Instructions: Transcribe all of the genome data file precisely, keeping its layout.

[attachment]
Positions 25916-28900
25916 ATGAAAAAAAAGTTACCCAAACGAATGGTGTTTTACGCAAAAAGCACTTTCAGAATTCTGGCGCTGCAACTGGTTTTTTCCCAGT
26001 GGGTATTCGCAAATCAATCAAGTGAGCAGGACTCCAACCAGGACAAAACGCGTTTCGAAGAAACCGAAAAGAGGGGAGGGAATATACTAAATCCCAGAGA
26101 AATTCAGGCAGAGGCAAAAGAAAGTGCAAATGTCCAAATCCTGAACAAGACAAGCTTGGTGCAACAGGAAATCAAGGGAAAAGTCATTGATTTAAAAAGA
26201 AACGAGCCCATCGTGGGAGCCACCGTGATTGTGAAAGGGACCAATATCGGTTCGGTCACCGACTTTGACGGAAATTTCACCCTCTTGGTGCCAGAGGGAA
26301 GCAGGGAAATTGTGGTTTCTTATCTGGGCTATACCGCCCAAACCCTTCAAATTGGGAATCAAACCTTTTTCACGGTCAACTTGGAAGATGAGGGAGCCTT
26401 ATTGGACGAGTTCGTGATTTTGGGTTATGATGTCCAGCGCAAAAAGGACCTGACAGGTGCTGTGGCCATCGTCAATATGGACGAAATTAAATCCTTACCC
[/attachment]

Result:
Positions 25916-28900
25916 ATGAAAAAAAAGTTACCCAAACGAATGGTGTTTTACGCAAAAAGCACTTTCAGAATTCTGGCGCTGCAACTGGTTTTTTCCCAGT
26001 GGGTATTCGCAAATCAATCAAGTGAGCAGGACTCCAACCAGGACAAAACGCGTTTCGAAGAAACCGAAAAGAGGGGAGGGAATATACTAAATCCCAGAGA
26101 AATTCAGGCAGAGGCAAAAGAAAGTGCAAATGTCCAAATCCTGAACAAGACAAGCTTGGTGCAACAGGAAATCAAGGGAAAAGTCATTGATTTAAAAAGA
26201 AACGAGCCCATCGTGGGAGCCACCGTGATTGTGAAAGGGACCAATATCGGTTCGGTCACCGACTTTGACGGAAATTTCACCCTCTTGGTGCCAGAGGGAA
26301 GCAGGGAAATTGTGGTTTCTTATCTGGGCTATACCGCCCAAACCCTTCAAATTGGGAATCAAACCTTTTTCACGGTCAACTTGGAAGATGAGGGAGCCTT
26401 ATTGGACGAGTTCGTGATTTTGGGTTATGATGTCCAGCGCAAAAAGGACCTGACAGGTGCTGTGGCCATCGTCAATATGGACGAAATTAAATCCTTACCC